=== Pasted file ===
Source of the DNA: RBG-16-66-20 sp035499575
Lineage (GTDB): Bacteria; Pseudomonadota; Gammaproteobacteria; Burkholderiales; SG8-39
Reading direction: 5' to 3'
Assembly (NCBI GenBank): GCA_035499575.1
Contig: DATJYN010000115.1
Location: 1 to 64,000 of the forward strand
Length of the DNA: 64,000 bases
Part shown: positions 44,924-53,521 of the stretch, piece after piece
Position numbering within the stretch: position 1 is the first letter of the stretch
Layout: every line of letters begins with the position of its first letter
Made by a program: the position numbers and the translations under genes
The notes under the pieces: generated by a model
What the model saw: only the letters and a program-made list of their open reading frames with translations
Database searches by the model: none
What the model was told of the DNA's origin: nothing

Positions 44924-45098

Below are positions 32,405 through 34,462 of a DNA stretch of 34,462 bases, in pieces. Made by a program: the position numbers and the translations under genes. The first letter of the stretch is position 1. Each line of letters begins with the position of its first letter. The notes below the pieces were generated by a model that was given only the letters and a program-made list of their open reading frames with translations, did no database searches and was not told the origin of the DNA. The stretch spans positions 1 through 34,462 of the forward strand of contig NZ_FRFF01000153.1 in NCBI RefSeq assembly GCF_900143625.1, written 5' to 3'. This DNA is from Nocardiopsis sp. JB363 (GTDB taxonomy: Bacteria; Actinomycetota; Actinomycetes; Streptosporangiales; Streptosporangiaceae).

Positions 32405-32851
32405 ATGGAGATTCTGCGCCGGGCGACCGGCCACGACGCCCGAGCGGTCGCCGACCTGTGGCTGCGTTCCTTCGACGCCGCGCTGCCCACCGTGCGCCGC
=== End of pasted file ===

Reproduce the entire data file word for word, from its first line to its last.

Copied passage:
Source of the DNA: RBG-16-66-20 sp035499575
Lineage (GTDB): Bacteria; Pseudomonadota; Gammaproteobacteria; Burkholderiales; SG8-39
Reading direction: 5' to 3'
Assembly (NCBI GenBank): GCA_035499575.1
Contig: DATJYN010000115.1
Location: 1 to 64,000 of the forward strand
Length of the DNA: 64,000 bases
Part shown: positions 44,924-53,521 of the stretch, piece after piece
Position numbering within the stretch: position 1 is the first letter of the stretch
Layout: every line of letters begins with the position of its first letter
Made by a program: the position numbers and the translations under genes
The notes under the pieces: generated by a model
What the model saw: only the letters and a program-made list of their open reading frames with translations
Database searches by the model: none
What the model was told of the DNA's origin: nothing

Positions 44924-45098

Below are positions 32,405 through 34,462 of a DNA stretch of 34,462 bases, in pieces. Made by a program: the position numbers and the translations under genes. The first letter of the stretch is position 1. Each line of letters begins with the position of its first letter. The notes below the pieces were generated by a model that was given only the letters and a program-made list of their open reading frames with translations, did no database searches and was not told the origin of the DNA. The stretch spans positions 1 through 34,462 of the forward strand of contig NZ_FRFF01000153.1 in NCBI RefSeq assembly GCF_900143625.1, written 5' to 3'. This DNA is from Nocardiopsis sp. JB363 (GTDB taxonomy: Bacteria; Actinomycetota; Actinomycetes; Streptosporangiales; Streptosporangiaceae).

Positions 32405-32851
32405 ATGGAGATTCTGCGCCGGGCGACCGGCCACGACGCCCGAGCGGTCGCCGACCTGTGGCTGCGTTCCTTCGACGCCGCGCTGCCCACCGTGCGCCGC